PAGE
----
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Guidelines for Companies Doing Business in Oppressive Regimes

Amnesty International on
Business in Oppressive Regimes

A letter from William F. Schulz, Executive Director, Amnesty International USA, to The Board of Directors, Levi Strauss & Company, provides a set of guidelines for doing business in China. At the time this letter was written, Levi Strauss was planning to expand its operations in China. Mr. Schulz commended Levi Strauss for its record of social responsibility, and suggested ways the company might take the lead in promoting human rights in China while at the same time promoting its own profits.

A copy of this letter was forwarded to the founder of ResponsibleConsumer.net, Hildegarde Hutcheson Jones, in response to her inquiry to Amnesty International in 1998 about guidelines for companies doing business in China. The guidelines could be applied to companies doing business in any country with an oppressive regime, and are as relevant now as they were in 1998.

Here is a summary of the steps Mr. Schulz recommended:

1) Acknowledge that investing in China does not by itself promote democracy and human rights.

2) Focus on the fact that, despite some concessions by the Chinese government to the U.S. in the area of human rights, torture and other human rights abuses are still common.

3) Understand that freedom of information and the rule of law are good for business, and unfair labor practices promote unrest in a population and an unstable business environment.

4) Encourage the U.S. government to work for human rights.

5) Enforce a corporate code of conduct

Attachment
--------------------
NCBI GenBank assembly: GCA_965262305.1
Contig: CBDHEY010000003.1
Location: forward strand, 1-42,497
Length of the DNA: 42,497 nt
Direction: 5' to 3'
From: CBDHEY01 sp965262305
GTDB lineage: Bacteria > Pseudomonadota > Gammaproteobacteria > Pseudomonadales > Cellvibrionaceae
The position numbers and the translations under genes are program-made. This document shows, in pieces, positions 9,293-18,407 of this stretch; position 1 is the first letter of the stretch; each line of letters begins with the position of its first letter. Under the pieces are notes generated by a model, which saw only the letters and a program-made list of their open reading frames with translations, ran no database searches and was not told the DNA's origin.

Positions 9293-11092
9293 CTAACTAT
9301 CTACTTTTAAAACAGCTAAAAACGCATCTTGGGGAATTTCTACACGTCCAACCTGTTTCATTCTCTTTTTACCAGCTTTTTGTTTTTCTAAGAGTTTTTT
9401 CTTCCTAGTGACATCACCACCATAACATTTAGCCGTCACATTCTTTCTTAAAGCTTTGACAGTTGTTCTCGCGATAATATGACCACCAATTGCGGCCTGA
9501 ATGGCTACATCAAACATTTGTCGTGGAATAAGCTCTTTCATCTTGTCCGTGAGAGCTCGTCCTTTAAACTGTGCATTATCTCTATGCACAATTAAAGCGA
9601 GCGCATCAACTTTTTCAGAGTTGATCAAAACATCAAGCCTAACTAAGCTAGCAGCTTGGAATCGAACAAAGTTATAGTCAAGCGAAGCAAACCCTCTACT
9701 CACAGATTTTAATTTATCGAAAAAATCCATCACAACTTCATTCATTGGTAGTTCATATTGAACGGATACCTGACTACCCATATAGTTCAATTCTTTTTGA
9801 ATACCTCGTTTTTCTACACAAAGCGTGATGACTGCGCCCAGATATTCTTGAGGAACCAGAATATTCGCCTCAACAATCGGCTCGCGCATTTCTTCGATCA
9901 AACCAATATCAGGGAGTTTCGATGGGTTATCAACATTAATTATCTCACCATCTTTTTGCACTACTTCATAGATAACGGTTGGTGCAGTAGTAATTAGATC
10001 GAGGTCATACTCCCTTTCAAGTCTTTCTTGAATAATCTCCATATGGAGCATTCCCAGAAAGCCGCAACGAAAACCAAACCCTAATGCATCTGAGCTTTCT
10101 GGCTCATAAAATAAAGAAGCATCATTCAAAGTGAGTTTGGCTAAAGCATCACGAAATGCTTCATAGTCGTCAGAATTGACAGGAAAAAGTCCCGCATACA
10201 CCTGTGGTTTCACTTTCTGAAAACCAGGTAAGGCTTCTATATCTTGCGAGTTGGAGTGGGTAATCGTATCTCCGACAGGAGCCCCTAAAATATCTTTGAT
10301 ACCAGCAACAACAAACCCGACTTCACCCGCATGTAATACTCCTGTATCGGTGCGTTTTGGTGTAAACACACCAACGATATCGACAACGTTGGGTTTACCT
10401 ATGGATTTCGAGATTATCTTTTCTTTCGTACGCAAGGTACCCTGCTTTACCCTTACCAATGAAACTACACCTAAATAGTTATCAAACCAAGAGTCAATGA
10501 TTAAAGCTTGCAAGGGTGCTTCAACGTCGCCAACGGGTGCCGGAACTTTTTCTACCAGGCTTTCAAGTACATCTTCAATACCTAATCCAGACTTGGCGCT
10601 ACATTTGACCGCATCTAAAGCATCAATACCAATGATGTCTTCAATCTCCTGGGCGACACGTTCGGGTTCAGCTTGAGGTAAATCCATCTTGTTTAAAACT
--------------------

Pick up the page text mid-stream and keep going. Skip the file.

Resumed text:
5) To the best of your ability, monitor working conditions of subcontractors and suppliers. For example:

a. Ability of workers to associate freely
b. Safety in workplaces
c. Code of conduct, with directions for reporting violations, prominently displayed in all workplaces
d. Enforcement of Chinese laws restricting length of the work week

6) Allow independent, local monitors to ensure compliance with your standards.

7) Publicly name subcontractors and suppliers

8) Sever relationships with subcontractors and suppliers if they do not comply with your standards

9) Pay a living wage, not just the legal minimum. Do not allow wages to be depleted, as often happens in China, by fines and penalties.

10) Notify local authorities you will protect workers from harassment and abuses by the government.

11) Inform workers what their rights are

12) Collaborate with partners and competitors to promote fair practices, ban products made by child or prison labor, and prevent unfair competition from companies that do not adhere to these standards.

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